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What is being done for children with mental health issues?

What is being done for children with mental health issues?

Children's mental health issues have spent too long in the "don't ask, don't tell" space – something for the parents and teachers to deal with, and to be kept from bothering everyone else. Recently, however, with such high-profile people as the Duchess of Cambridge working to raise awareness of children's mental health issues, it's no longer something that can be swept under the carpet. Fortunately, things are changing and because it’s Children’s Mental Health Awareness Week, it’s a good time to share some thoughts with you.



Almost all mental health issues can be treated, managed or mitigated with the help of a professional and the sooner the right mental health worker gets involved with the child, the better. Fortunately, we've come a long way from the "lock them in an institution" days and today, there are numerous programmes for children with mental health conditions, developmental issues or behavioural and emotional disorders.


Mental health experts are getting better at diagnosing mental health disorders. Nonetheless, diagnosing mental issues is a lengthy process, with access to services in the UK sometimes taking several months. If you want to know more about getting your child diagnosed for a particular mental condition, click here.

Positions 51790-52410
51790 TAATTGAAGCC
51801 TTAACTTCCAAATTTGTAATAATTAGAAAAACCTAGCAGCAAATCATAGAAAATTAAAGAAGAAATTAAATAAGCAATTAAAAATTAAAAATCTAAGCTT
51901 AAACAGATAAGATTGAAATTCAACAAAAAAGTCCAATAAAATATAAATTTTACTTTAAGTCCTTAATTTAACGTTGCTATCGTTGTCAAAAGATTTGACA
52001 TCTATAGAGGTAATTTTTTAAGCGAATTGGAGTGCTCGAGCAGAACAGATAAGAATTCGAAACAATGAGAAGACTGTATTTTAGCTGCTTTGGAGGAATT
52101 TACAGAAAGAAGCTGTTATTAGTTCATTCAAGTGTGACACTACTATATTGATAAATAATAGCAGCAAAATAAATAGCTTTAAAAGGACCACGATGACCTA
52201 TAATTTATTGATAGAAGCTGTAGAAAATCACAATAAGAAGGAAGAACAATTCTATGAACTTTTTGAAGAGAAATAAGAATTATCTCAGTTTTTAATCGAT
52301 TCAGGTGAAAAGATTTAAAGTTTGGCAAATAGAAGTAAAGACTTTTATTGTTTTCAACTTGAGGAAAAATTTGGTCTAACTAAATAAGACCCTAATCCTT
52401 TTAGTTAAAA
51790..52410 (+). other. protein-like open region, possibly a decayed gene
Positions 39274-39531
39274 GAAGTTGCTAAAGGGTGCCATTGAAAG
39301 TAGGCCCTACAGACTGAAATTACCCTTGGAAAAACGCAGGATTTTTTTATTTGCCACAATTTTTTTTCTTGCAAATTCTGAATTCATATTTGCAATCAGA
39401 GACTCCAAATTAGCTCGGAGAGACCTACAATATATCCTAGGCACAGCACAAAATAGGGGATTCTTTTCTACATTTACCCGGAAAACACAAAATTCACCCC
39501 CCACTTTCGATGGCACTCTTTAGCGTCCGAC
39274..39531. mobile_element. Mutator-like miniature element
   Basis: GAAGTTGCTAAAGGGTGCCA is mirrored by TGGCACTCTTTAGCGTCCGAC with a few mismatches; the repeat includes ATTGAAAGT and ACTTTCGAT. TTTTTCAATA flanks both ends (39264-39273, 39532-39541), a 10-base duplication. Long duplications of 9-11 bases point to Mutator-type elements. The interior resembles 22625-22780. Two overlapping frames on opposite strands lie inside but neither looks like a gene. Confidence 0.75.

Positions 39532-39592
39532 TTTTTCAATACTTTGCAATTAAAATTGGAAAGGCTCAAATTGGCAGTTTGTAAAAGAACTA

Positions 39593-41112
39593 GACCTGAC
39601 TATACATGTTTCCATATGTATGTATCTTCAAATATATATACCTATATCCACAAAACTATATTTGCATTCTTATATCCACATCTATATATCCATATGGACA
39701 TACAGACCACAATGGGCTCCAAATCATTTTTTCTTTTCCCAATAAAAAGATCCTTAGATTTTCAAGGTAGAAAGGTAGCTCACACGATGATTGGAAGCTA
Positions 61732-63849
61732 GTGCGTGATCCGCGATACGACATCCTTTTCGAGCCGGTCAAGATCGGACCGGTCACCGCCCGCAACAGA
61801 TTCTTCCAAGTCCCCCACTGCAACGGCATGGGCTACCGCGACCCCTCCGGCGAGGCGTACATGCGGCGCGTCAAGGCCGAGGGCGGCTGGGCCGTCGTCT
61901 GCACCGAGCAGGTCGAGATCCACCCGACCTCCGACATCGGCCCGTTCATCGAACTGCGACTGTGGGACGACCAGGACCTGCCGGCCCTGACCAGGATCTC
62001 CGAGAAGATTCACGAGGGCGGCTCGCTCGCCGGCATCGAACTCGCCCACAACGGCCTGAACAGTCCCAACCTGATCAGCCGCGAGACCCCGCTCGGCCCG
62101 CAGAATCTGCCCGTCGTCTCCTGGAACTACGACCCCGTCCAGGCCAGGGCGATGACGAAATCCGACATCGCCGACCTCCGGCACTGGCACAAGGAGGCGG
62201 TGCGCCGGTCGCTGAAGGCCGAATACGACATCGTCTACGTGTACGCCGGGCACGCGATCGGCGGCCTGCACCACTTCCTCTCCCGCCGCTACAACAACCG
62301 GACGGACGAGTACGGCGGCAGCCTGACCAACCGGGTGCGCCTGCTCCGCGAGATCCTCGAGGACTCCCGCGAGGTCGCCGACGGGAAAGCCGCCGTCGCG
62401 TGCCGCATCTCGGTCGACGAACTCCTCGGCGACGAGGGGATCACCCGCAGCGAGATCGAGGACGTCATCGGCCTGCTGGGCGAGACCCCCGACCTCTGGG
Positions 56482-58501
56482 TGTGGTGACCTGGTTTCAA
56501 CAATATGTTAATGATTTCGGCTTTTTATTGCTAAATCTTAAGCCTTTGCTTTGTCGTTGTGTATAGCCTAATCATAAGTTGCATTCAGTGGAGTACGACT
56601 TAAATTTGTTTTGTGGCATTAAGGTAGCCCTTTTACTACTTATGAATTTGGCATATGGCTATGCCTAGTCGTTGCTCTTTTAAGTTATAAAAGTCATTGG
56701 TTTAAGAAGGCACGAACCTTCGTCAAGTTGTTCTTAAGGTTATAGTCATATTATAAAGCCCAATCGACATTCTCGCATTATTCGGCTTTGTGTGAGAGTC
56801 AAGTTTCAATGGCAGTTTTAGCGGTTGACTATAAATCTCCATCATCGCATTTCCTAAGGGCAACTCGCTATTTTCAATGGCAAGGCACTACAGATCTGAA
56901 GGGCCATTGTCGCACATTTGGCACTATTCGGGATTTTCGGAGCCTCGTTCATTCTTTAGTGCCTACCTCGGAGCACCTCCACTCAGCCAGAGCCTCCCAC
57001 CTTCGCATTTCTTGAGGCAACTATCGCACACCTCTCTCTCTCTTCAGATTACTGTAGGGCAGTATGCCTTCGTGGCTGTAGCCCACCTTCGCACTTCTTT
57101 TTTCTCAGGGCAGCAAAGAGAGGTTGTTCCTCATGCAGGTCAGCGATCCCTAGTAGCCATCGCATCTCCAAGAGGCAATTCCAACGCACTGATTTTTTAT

Therapeutic treatment has also developed significantly in the last few decades and, for example, cognitive therapy for children with emotional and behavioural issues can help reduce or even entirely eliminate the problem reasonably quickly and effectively. For children with more long-term needs, such as children with autism, therapy can serve as a palliative, helping both the child and the parents learn to understand each other's context and how to operate within it. All of this is available on the NHS – your GP or health visitor is your starting point. 



Medicating can be very controversial. Many parents are concerned about simply suppressing the issue with chemicals, rather than treating the cause. There is also a very real concern that children may be over-medicated. However, in some cases, the right medication can be genuinely beneficial. Indeed, conditions like ADHD will require it. Advances in medicine also mean that children can be given significantly lower doses of improved treatments that are designed to supplement therapy more than suppress behaviour. It is also important to note here that certain mental health disorders have, as a direct cause, certain chemical, hormonal or other physical imbalances which are best treated with medical intervention.


If you are a parent who suspects that your child is experiencing mental health issues, the most important thing is to note any unusual behaviour and discuss these with your GP. They will then refer you to a specialist and carry out tests to narrow down the problem.


Help is available and your first port of call is always your GP or health visitor. As a parent, there are a wide range of resources, charities and treatment methods open to your child. The important thing is to get help as soon as possible, and to reassure your child that any mental health issues are not a “weakness”. Normalising mental health is a large part of living a normal life, and creating a positive perception about mental health starts at home.


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